Nearly four out of five ninth graders will graduate with a diploma from American high schools as the graduate rate tops 80% for the first time ever, according to federal data released on Monday.
The rising graduate rate was fueled by significant gains by Hispanics and other minorities, who saw their graduate rates—which are typically lower—rising at double the overall graduation rate.
1.7 million more students graduated in the last 10 years than were expected to with previous rates and over the last two years, according to Politico, and the dropout rate stayed stagnant at 3.3%, according to the data.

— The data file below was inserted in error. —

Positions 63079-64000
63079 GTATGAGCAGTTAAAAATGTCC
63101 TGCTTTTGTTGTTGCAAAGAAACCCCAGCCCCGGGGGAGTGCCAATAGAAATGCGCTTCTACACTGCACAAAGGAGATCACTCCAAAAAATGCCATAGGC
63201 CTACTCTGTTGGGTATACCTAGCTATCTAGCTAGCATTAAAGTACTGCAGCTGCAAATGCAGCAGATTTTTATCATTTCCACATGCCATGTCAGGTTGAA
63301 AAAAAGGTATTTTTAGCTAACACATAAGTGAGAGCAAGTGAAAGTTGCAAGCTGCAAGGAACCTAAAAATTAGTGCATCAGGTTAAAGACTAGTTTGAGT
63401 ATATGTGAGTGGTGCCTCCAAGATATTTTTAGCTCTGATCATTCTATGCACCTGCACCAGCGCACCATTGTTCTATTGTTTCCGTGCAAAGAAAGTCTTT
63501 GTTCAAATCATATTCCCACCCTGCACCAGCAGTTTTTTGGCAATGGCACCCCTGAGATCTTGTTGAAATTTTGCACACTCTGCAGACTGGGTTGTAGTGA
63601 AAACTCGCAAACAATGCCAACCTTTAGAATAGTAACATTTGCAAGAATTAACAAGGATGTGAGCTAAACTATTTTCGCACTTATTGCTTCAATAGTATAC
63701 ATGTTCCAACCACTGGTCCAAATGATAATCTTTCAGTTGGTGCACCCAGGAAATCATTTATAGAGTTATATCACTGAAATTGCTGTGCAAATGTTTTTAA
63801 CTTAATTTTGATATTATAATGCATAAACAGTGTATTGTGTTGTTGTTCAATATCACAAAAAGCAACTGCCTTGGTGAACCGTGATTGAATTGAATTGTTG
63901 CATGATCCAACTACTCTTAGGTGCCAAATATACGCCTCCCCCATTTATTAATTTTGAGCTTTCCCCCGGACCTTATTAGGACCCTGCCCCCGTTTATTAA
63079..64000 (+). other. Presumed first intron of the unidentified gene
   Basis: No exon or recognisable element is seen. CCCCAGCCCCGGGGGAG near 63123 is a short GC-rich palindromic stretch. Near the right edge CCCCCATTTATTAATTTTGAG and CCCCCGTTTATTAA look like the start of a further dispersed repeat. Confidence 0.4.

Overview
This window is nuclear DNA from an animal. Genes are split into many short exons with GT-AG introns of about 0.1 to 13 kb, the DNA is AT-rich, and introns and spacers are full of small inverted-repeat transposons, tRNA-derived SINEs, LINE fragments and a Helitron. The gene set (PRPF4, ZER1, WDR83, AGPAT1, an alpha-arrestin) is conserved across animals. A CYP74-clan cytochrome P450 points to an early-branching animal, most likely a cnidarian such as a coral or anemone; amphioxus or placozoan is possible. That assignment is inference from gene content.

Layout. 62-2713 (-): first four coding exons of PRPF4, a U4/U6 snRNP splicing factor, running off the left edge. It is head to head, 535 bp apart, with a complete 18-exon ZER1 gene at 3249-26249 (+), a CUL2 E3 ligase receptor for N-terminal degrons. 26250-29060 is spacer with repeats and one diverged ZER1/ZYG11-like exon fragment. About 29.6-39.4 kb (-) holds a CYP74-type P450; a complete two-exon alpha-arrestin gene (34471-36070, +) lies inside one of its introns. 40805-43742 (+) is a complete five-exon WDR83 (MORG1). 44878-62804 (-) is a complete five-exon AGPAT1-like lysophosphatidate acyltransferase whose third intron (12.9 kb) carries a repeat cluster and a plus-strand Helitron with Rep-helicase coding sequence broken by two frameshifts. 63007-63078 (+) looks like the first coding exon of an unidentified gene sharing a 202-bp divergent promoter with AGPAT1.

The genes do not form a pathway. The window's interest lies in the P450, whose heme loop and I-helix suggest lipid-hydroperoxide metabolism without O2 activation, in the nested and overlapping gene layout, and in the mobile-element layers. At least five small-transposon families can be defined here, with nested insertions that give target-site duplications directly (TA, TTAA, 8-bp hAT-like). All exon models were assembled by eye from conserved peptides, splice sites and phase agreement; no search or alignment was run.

Education Secretary Arne Duncan will announce the data formally on Monday morning at an event organized by America’s Promise Alliance, a group that works to raise the graduation rate. The group released a report on Monday using the federal data, mapping out a plan to get the graduation rate above 90% by 2020.
The numbers come on the heels of the news that the University of California schools had admitted more Hispanics than Whites for their 2014 freshman class for the first time ever, signaling a education and demographic shift in the country’s largest state.